silhouette of road signage during golden hour
Photo by Javier Allegue Barros

Call-to-action is almost as important as the advertisement and the product itself. What is it that you want. Selling is an obvious answer. But how should customers reach out to you and buy your product. What do they do to engage with your business past placing a purchase. These are what you should be focusing on here.

Just listing a phone number or website URL isn’t enough. It is amazing to know the number of advertisements to critique that lack a compelling offer and clear directions for how to act on it.

The ways to do this:

  • If you have a website (which you should definitely set up by the way) always list down your contact, including your business email, number and all your socials.
  • Link to your content. When your customers check out one thing, give them the chance to discover something new, but probably related to what they came for.
  • Give them detailed instructions. For instance, when it comes down to shipping and delivery list down the exact locations and approximate times. Give them a notice if a change occurs. As in, whenever you add a new location or times change because of a certain emergency situation (like the pandemic).
  • Give them a notice. Whether it’s a Facebook group announcement, email or an Instagram Story or maybe a post on your website. Let the customers know when something is happening. Could be a giveaway, charity event, special event or a celebration, emergency, website maintenance for few hours. Let them know!

Engage with your customers so that they can engage with your business.

Have you given prospects a specific step to take in order to begin the process of becoming your client? The key word here is “specific.” Tell the prospects exactly what to do, how to do it, and what they’ll get as a result.

Small Business Advertising Questions #5: “Why Should I Do It Right Now?”

advertising questions
Photo by Alexandar Todov

A “cute” theory espoused by many so-called advertising gurus is that decision makers will remember you or your firm when it comes time to take action, even if they don’t take action right away. But “reality” (you know—studies, statistics, and empirical evidence) shows that notion to be utterly false.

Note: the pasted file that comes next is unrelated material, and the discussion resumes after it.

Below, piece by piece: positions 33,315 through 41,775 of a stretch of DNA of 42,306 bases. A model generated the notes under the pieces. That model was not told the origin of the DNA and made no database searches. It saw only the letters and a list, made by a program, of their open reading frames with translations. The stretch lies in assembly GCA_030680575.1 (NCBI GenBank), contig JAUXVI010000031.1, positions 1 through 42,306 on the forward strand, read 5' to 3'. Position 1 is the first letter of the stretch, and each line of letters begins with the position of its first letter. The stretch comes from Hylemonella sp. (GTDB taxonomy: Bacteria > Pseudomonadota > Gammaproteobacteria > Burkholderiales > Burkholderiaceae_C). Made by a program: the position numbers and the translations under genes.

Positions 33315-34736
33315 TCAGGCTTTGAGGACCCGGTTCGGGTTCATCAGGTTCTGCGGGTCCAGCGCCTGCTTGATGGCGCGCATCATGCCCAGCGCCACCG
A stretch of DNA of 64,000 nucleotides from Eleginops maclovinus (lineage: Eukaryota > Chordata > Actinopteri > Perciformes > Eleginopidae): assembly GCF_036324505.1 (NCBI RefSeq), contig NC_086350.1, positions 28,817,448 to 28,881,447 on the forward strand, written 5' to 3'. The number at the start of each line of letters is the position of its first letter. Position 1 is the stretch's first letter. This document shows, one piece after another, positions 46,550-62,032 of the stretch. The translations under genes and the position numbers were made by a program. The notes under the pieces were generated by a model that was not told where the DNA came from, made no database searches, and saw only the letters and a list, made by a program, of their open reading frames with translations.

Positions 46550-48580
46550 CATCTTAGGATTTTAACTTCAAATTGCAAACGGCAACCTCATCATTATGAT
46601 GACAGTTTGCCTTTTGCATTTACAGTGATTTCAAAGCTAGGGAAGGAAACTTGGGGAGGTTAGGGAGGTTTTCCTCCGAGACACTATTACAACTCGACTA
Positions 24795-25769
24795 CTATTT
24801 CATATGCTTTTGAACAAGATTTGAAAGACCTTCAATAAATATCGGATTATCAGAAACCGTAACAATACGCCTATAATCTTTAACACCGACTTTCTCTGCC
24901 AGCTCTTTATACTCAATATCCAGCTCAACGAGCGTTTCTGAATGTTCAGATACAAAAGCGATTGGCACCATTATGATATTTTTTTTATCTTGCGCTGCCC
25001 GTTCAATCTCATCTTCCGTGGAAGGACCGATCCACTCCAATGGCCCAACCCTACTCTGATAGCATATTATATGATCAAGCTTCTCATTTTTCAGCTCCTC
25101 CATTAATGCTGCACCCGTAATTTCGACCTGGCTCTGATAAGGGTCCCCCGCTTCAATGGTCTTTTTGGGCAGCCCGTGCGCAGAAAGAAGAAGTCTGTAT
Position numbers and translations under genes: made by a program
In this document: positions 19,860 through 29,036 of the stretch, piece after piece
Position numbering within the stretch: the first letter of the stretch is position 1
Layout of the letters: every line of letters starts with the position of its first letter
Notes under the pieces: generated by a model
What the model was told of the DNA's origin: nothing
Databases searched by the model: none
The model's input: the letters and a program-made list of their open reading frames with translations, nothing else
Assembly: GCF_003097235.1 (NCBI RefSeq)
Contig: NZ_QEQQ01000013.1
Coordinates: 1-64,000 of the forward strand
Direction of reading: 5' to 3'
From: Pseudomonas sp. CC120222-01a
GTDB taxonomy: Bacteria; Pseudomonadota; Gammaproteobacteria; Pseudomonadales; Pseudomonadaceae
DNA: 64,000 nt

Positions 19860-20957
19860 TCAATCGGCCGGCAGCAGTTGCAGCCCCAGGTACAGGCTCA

We are talking about small businesses here, with no clearly established authoritative and powerful brand image. You are not Fendi, nor are you Coca Cola. People won’t immediately associate the color combination of red and white with your brand. You need to get where big brands are for this to start happening.

But before that, you need to grow your business. Through sales, and contacts, and great advertising, and relevant collaborations. Sales are the end goal in any case.

For that to happen:

If your prospects don’t take the action you want when your message is in front of them, it’s highly unlikely that they’ll come back to it at a later date.

Sure, they might “mean to” take action later. They might file the ad in the pile of things to do, put it on a corkboard, or stick in the pile of “really important” stuff on their desk. But the end result is usually that your message is put aside and forgotten.

Your advertising must give prospects a compelling reason to act immediately. What will they gain if they do? What will they lose if they don’t?

Wrapping It Up

While advertising salespeople like to talk about image, exposure, and awareness, your focus belongs on making sales and on results you can deposit in your bank account. They may miss out on important aspect of what makes an ad actually work. Which is, the customer POV. The key to generating more sells.

These five questions above questions will help you create advertising that appeals to your customers and targets their buying habits. Implementing them as a part of your promotional strategy plan will surely make the advertisement effective and give you the results you are looking for.

Sofia Nikolaishvili